Mystery of the Brown Mountain Lights fueled by new pictures - | WBTV Charlotte

Mystery of the Brown Mountain Lights fueled by new pictures

(Courtesy Dr. Dan Caton) (Courtesy Dr. Dan Caton)
BURKE COUNTY, NC (WBTV) -

Appalachian State University Physics Professor Dr. Dan Caton a few years back was skeptical, but still interested in learning more about the folklore known as the Brown Mountain Lights in Burke County.

For more than a hundred years people have reported seeing strange lights above the hillsides. An overlook along highway 181 has been a popular viewing spot. 

MOBILE USERS: Click here for photos of the mysterious Brown Mountain Lights

Most sightings, said Caton, can be explained as reflections on clouds, headlights in the distance or a known, natural phenomenon. To be sure, though, he set up a camera on a remote piece of property almost three years ago that would take 30 second-long shots, one right after another, every night.

"We never saw anything," he said. 

He and his partner talked about giving up, but added a camera in January and thought they would give it one more year. 

Then last month something happened. A light was seen on the pictures. Where it was - hovering far above the mountains and caught from two angles - made no sense, Caton said.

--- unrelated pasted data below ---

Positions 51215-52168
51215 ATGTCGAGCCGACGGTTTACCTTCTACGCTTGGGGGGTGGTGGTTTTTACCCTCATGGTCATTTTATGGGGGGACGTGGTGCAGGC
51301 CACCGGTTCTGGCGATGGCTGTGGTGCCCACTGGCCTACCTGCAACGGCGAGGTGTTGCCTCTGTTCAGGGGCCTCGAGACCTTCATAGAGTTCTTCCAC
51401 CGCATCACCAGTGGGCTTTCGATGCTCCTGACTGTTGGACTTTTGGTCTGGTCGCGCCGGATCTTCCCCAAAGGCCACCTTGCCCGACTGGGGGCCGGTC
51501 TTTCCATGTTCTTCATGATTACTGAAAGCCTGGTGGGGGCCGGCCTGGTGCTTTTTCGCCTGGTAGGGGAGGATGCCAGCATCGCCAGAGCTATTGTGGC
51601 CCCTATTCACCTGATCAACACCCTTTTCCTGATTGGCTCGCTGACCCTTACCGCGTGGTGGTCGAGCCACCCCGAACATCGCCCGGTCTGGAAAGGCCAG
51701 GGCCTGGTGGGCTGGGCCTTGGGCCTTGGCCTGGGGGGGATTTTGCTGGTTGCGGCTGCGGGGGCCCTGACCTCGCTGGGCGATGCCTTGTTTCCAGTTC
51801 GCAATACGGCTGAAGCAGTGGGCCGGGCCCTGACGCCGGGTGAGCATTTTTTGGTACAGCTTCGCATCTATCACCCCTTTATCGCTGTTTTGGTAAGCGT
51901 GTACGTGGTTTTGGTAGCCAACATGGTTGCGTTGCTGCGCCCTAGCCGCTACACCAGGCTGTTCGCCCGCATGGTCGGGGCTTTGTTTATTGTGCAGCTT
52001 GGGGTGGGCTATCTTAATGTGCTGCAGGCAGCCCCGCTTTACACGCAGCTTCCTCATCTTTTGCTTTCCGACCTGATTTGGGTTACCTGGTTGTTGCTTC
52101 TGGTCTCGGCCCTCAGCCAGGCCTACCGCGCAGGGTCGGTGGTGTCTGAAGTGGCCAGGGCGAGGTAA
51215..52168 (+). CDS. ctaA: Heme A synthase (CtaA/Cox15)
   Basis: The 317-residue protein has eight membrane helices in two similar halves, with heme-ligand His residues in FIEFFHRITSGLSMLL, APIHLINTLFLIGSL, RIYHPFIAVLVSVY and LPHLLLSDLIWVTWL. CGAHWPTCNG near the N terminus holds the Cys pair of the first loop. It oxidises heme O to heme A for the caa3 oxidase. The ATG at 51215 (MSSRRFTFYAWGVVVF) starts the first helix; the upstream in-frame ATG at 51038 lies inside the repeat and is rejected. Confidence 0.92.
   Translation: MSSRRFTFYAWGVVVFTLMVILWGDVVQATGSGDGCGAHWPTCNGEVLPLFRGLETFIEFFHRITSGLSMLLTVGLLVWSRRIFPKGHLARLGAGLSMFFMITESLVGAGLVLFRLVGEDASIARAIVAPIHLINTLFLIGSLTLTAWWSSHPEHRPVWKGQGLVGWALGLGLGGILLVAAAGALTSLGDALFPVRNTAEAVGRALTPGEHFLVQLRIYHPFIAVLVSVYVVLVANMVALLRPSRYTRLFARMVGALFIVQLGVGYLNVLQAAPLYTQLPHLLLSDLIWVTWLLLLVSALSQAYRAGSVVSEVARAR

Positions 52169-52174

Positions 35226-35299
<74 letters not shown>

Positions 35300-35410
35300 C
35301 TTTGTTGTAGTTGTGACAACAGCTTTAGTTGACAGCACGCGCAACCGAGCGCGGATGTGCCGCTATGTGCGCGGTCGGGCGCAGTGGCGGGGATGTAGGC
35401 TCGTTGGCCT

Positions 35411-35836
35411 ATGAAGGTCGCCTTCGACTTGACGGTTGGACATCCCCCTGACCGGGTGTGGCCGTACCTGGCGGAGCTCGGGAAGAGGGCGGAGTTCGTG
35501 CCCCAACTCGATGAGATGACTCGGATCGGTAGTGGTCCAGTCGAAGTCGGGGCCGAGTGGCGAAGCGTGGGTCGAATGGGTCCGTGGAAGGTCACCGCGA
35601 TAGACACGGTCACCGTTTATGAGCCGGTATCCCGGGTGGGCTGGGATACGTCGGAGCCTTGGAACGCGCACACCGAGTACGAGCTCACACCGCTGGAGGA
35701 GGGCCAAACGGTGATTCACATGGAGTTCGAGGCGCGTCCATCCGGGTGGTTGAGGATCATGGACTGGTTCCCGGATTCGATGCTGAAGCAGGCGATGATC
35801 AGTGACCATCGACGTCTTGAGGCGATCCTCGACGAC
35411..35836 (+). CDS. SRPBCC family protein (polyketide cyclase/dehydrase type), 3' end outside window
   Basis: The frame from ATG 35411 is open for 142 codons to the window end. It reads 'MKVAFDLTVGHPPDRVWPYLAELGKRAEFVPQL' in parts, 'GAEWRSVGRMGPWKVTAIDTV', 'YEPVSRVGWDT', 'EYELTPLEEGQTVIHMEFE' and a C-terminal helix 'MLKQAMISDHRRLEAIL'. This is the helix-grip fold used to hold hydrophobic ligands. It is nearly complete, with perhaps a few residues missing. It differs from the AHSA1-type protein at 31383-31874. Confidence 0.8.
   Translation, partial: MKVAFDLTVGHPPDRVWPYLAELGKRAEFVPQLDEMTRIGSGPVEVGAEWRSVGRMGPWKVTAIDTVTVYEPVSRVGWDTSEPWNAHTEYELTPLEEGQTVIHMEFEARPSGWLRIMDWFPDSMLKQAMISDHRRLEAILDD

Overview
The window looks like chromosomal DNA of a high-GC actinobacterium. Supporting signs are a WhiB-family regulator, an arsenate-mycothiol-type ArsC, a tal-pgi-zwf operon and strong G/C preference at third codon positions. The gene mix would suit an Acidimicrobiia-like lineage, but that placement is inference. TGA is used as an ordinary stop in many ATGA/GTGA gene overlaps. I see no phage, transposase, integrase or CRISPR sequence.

"When that popped up I said, 'whoa, what is that?'" Caton still is not sure what the image is from. "Pretty clearly it is not anything I have seen before."

At the Burke County Visitor's Center Ed Phillips said the new pictures will draw people to the overlook hoping to see the phenomenon. 

Having scientists determine the lights exist is big, he said. "They are real, we just don't know what it is." 

The visitor's center has printed viewing guides for the lights and hopes to hold a symposium on the mystery this fall. 

Caton, meanwhile, will keep looking for answers. It's possible, he said, that it is a rare sighting of what is called "ball lightning," but added he needs more evidence to make that a definitive conclusion.

He said, "I want to see more." 

So the cameras will stay in place with hopes of more pictures of the Brown Mountain Lights in the days to come. They'll maybe provide an answer to the mystery that generations have failed to solve.

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